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Dome

From Academic Kids

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StPetersDome.jpg
St Peter's Basilica, Rome

A dome is a common structural element of architecture that resembles the hollow upper half of a sphere. Domes do not have to be perfectly spherical in cross-section, however; it is sufficient that they simply be curved surfaces. A saucer dome is a dome section of large radius that caps a space with a low dome. A variant is the Onion dome that resembles more than half of a sphere, exemplified by Saint Basil's Cathedral in Moscow.

The concave triangular sections of vaulting that provides the transition between a dome and the square base on which it is set and transfer the weight of the dome are called pendentives. A less sophisticated version of a pendentive is a squinch.

A dome can be considered as an arch which has been rotated around its vertical axis. As such, domes have a great deal of structural strength. They can be constructed of ordinary masonry, held together by friction and compressive forces.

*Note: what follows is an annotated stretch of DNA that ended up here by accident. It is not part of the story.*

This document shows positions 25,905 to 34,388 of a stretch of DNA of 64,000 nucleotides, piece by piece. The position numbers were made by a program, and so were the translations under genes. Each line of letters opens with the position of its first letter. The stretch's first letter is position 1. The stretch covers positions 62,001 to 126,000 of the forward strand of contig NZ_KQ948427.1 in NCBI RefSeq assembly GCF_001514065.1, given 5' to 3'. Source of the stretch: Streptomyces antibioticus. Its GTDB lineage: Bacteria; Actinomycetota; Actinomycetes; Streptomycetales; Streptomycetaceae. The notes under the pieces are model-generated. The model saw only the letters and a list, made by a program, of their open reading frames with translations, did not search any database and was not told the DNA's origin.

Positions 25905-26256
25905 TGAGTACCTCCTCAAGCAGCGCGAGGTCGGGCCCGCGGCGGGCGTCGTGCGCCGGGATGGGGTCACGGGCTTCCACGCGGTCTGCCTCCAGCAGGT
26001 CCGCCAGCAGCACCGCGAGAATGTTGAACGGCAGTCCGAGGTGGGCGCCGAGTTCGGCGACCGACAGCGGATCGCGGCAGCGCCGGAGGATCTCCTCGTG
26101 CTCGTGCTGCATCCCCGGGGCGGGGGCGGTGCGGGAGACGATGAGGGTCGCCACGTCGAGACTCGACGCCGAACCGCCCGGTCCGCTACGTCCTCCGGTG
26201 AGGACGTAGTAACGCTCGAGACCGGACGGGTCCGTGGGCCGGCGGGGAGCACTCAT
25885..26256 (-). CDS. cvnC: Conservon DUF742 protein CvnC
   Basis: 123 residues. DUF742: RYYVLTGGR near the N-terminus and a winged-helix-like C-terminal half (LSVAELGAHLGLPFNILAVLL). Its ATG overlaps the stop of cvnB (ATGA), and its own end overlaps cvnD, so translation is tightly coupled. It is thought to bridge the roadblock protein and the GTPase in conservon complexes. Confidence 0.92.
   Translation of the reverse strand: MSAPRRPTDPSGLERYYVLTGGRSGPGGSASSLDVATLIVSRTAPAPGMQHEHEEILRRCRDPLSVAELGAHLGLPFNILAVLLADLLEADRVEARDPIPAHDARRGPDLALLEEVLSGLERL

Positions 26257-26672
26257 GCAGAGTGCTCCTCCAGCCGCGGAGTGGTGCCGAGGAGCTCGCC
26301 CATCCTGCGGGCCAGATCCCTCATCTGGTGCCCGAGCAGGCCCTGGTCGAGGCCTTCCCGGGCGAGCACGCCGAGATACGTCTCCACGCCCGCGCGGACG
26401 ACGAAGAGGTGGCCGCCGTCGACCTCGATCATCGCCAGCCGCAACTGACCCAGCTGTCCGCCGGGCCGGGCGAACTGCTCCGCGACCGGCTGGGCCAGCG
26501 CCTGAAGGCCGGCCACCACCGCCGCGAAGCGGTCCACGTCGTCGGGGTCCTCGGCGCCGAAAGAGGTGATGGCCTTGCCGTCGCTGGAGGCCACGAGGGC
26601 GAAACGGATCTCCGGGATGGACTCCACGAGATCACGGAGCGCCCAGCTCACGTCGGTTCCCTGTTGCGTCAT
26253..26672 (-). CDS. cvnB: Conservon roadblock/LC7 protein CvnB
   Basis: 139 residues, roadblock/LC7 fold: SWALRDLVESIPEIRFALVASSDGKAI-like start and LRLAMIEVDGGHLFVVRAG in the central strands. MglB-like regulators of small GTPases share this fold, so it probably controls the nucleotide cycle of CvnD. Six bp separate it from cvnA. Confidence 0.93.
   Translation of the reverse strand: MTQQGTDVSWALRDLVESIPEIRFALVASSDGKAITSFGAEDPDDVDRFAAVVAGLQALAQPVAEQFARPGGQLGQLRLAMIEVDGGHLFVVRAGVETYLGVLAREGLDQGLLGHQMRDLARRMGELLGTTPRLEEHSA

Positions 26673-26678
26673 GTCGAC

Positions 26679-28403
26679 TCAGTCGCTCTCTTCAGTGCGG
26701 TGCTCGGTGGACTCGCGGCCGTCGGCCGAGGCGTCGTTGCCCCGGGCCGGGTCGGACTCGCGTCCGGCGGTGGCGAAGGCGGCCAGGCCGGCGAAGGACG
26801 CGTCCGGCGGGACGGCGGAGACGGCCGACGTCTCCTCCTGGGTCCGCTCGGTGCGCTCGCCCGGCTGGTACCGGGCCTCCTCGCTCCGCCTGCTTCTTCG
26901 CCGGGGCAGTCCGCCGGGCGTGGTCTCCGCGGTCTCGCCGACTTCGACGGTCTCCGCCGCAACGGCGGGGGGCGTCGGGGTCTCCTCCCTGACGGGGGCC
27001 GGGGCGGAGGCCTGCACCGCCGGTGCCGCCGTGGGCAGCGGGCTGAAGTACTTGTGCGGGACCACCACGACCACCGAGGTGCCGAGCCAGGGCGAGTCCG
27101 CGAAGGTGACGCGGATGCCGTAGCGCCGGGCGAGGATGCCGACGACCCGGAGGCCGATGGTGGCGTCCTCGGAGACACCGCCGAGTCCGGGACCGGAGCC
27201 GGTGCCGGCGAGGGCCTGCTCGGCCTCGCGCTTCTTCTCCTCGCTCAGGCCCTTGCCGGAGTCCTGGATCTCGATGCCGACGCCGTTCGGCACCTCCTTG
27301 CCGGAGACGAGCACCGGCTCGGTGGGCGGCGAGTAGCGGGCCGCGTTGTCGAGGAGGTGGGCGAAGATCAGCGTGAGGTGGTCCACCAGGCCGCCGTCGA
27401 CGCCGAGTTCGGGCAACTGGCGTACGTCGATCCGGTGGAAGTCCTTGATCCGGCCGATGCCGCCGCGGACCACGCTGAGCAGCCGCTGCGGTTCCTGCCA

A half-dome forms the head of an exedra or its smaller version, a niche. In Late Antiquity, the exedra developed into the apse, with separate developments in Romanesque and Byzantine practice.

Many sports stadiums are domed, especially in climates that have widely-variable summer and winter weather. The first such stadium was the Astrodome in Houston, Texas. A major improvement to the domed stadium was accomplished with the construction of SkyDome in Toronto, Ontario, the first domed stadium with a retractable roof.

Famous domes

Listed in order of their completion:

See also

External links

ja:ドーム pl:Kopuła (architektura) pt:Cpula ru:Купол sv:Kupolvalv

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